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PW #305: Young Adult Historical Urban Fantasy: THE HOUSE WITH TWO FACES

Thursday, 2 November 2017  |  Posted by Brenda

Manuscript Status: Finished

Mentor Name: Laurie Dennison

Mentee Name: Adelle Yeung

Title: THE HOUSE WITH TWO FACES

Category: Young Adult

Genre: Historical Urban Fantasy

Word Count: 86,000 words

Pitch:

In 1920s San Francisco, Paula Mendez performs street magic to support her foster sisters. When a severed witch’s head frames her for murder, Paula joins a magician’s crew to retrieve the still-warm body from their theater. If Paula fails, the witch will take her sisters’ heads—and Paula’s.

Excerpt:

Polino specialized in bringing his headless dove back to life.

In the center of Union Square, the young magician raised his bird’s detached head for all to see. The small crowd gasped and cracked uncertain smiles. They huddled to ward off the chilly fog and soften the shock of decapitation. Polino grinned; he had everything under control.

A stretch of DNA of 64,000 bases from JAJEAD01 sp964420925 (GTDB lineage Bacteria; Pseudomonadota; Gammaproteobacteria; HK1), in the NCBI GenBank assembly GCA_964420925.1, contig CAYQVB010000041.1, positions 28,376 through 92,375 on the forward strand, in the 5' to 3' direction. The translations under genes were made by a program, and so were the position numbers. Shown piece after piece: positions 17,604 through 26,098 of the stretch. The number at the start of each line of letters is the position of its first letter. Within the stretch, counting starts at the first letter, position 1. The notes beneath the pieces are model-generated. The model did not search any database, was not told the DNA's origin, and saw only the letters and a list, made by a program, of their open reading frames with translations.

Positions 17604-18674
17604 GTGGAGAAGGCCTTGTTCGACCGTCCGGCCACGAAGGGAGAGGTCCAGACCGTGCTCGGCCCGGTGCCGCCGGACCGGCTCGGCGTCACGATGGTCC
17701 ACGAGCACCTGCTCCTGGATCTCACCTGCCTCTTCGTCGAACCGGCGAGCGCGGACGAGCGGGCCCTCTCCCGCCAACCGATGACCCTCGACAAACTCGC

“You see,” Polino called out, “anyone can harm a helpless animal. However! Only a magnificent magician can reverse such a butchering!”

Polino fluttered a silk handkerchief over Merlin’s head and the wooden box containing the rest of the ring-necked dove. His twiddling fingers illustrated life coursing back into Merlin’s body. He froze and put a finger to his lips, hushing the audience. A few gulped.

With one last dramatic flourish, Polino swept the handkerchief away to reveal the unharmed Merlin, his gray wings spread as if to say, “Ta-dah!

The onlookers erupted into applause. Women in cloche hats sighed in relief and delight. Men in fedoras and bowlers nodded at Polino as they dropped spare change in the magician’s newsboy cap. Polino beamed and bowed at the bystanders.

His smile faded at the sight of the dame in the periwinkle coat. She never tipped or clapped.

For the past week, she had watched Polino perform, her rose-kissed lips curled into a perpetually pleasant smile. It wasn’t condescending, nor was it overly amused. It was knowing.

After all, she was the only one in the audience who knew Polino’s greatest illusion: he was actually a girl.

 

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